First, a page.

If we are serious about the upgrade of the criminal justice system and we intend to deliver swift justice without compromise of due process and the rules of natural justice, then we must have meaningful discussion based on actual studies about the retention of trial by jury.
The effect of s5 (2) (f) (ii) of the Constitution is to ensure that a person charged with a criminal offence has a right “to a fair and public hearing by an independent and impartial tribunal”.
This provision does not translate to an accused person having a right to a trial by jury so that any debate on the retention or abolition of jury trials must speak to the issue of what would be just and fair in a society that has changed radically since jury trials first began.
Far too often when the issue of the abolition of jury trials arises, there is an emotional outburst in favour of its retention with advocates suggesting that the removal of juries from the criminal process will be a fatal blow to justice.
I respectfully beg to disagree.
The overriding principle in any matter before a court is that the case must be dealt with justly and so the issue becomes one involving the fairness of jury trials to all parties who come to the courts for justice.
Having held several positions in the criminal justice system including State Counsel in the Office of the Director of Public Prosecutions (DPP), I have witnessed first-hand the trend in criminal trials becoming lengthier and the issues to be determined, more complex.
At the end of a trial, there is no procedure to determine whether the jury properly grasped the areas of law as explained by the judge or if the principles of law were properly applied by the jurors to the facts in the case.
It would be wrong in my view to simply dismiss these concerns with the statement that the verdict of a jury is final and all matters leading to its decision irrelevant.
The tremendous expense involved in facilitating such trials is unavoidable and if the result of “true justice’’ was a guarantee, then the large sums of money would be deemed as well spent. This unfortunately is not the case.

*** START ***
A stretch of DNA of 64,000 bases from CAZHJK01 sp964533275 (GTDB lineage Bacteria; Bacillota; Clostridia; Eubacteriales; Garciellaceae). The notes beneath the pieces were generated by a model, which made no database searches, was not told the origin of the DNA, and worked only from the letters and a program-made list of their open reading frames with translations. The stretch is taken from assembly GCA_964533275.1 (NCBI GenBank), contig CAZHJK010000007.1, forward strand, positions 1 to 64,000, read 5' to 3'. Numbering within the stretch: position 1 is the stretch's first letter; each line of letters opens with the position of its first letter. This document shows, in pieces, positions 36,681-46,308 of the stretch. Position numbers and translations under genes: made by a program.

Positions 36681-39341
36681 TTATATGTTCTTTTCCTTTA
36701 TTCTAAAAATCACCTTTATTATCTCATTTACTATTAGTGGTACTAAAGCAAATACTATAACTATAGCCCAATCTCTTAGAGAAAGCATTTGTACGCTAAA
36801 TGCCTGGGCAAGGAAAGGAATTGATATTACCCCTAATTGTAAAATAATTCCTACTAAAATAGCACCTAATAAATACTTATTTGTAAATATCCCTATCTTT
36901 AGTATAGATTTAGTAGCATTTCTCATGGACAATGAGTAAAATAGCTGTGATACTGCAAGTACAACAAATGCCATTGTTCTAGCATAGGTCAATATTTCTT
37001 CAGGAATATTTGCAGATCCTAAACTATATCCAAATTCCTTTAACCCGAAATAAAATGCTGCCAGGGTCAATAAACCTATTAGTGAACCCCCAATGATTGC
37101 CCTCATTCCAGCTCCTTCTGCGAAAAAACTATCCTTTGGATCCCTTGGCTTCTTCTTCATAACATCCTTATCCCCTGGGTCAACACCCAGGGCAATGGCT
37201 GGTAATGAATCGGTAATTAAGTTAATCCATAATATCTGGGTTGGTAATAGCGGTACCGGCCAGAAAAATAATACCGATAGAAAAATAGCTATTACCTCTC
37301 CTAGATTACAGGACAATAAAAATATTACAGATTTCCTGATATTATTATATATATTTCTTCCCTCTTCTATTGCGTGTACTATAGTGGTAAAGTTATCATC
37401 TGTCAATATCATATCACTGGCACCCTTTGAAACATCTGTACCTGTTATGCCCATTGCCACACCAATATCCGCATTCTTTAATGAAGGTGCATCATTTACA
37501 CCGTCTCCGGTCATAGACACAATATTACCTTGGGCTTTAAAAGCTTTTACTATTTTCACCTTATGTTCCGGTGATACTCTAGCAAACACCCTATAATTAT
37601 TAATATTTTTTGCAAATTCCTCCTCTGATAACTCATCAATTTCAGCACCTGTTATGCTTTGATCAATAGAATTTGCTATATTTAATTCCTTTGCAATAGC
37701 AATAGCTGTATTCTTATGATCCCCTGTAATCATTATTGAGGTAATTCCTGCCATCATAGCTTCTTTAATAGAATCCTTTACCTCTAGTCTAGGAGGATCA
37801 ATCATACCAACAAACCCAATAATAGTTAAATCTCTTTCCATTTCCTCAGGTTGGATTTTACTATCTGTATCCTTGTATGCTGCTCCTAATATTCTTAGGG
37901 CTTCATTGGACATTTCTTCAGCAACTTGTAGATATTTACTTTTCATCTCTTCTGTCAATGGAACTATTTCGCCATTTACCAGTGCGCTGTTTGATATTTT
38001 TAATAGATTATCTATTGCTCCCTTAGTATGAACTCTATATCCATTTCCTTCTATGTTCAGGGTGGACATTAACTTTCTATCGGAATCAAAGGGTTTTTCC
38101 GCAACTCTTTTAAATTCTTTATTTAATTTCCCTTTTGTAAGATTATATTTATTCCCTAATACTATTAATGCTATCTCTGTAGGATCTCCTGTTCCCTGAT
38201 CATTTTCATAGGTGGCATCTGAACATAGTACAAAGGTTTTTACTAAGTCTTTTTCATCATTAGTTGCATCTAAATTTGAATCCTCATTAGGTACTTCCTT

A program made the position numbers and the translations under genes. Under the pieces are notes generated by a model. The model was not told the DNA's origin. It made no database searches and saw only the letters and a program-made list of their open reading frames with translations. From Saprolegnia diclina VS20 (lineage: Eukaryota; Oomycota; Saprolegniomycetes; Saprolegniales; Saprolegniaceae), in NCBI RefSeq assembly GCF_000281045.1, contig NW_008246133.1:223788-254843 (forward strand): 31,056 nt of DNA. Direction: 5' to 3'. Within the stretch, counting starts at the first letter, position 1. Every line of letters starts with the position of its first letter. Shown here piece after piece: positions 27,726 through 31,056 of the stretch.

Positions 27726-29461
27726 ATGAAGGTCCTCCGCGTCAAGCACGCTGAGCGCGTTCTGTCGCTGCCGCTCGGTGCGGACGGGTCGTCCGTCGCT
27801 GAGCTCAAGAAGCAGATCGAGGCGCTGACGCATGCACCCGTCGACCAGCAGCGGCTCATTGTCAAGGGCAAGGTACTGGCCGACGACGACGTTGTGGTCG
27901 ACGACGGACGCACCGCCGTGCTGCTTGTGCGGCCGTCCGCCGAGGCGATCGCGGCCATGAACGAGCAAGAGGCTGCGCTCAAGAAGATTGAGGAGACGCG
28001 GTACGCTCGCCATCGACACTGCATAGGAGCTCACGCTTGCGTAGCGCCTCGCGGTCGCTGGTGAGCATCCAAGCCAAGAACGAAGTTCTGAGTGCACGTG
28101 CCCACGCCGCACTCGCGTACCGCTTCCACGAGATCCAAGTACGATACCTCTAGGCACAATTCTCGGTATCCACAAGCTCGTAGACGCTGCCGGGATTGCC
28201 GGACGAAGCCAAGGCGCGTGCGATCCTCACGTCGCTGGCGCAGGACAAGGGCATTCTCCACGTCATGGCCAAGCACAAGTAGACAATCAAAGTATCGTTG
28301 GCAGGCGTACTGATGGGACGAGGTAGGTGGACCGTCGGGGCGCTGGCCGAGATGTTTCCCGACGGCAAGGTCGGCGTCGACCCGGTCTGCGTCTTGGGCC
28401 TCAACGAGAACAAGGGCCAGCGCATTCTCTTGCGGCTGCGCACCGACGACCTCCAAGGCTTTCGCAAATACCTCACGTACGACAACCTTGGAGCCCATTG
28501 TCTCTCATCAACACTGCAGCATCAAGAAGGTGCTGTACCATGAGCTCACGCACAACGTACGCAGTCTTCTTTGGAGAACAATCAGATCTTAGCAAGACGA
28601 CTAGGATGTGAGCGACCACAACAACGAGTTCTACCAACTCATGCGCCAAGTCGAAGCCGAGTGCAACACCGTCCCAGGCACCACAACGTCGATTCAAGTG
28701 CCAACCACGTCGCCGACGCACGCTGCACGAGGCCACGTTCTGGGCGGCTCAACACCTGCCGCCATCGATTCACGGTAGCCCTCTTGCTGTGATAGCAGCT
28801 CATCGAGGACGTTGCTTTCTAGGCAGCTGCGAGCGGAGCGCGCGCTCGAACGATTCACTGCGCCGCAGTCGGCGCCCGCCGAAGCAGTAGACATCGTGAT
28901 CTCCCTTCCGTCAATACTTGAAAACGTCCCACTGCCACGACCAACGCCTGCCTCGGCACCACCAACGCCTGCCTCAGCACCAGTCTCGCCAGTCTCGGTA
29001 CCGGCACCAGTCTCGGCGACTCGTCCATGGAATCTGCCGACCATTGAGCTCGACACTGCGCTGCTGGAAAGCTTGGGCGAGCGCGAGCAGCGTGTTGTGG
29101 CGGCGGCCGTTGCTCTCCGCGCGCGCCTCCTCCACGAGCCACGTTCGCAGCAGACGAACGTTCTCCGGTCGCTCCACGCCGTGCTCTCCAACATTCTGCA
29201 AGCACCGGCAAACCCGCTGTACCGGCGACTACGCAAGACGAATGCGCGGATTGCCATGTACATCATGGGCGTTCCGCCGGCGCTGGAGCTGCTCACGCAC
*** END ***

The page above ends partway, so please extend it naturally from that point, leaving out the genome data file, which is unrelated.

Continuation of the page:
Another matter that has to be addressed is whether trial by jury assures that there is no undermining of the criminal justice process, either deliberately or inadvertently, by persons who are appointed to be triers of fact.
The age-old principle that the fate of an accused person should be determined by a panel of his peers, who would be familiar with societal realities, cannot in itself, be used to justify the retention of juries in criminal trials.
Managing juries, especially during lengthy trials is no easy task and although the constant reminder is given to jurors to adhere to their oaths and not to allow extraneous matter that does not form part of the evidence given in the court to influence their verdict, this instruction is proving extremely difficult to enforce.
In the United Kingdom, criminal trials can be conducted without juries where there is a real and present danger of jury tampering and despite reasonable steps being taken, there is a substantial likelihood of tampering, so that it is in the interest of justice for the trial to take place without a jury.
However, this provision for trials without juries does not address the matter of social media. There are challenges faced in controlling jurors who cannot help but satisfy their burning curiosities to know more about the accused and even the barristers who appear in their trials.
The easy access to the Internet, facilitates background checks of any party to the proceedings, including the judge, and there have been instances, such as AG v Fraill (2011) EWCA Crim 1570 in which a juror was sentenced to eight months in jail for exchanging Facebook messages with the accused.
In other instances jurors conducted research on witnesses and shared the information with members of the panel in order to assess the credibility of those witnesses based on their backgrounds.
And just to drive home the point about social media and its effect on court proceedings, there have been reports in which defence counsel read Facebook messages to “get to know jurors better’’ so that they could appeal to their inner senses when making addresses before them.
In a changing world in which technology is advancing at rates comparative to the speed of light, the criminal justice system must keep abreast if it is to be efficient, effective and most importantly, fair.
In that regard, there must be consideration given to abolishing trials by jury.
Perhaps the real question is whether the abolition should be complete or partial.
I am in favour of the complete removal of jury trials.
We need to leap in faith for a system that cries out for justice.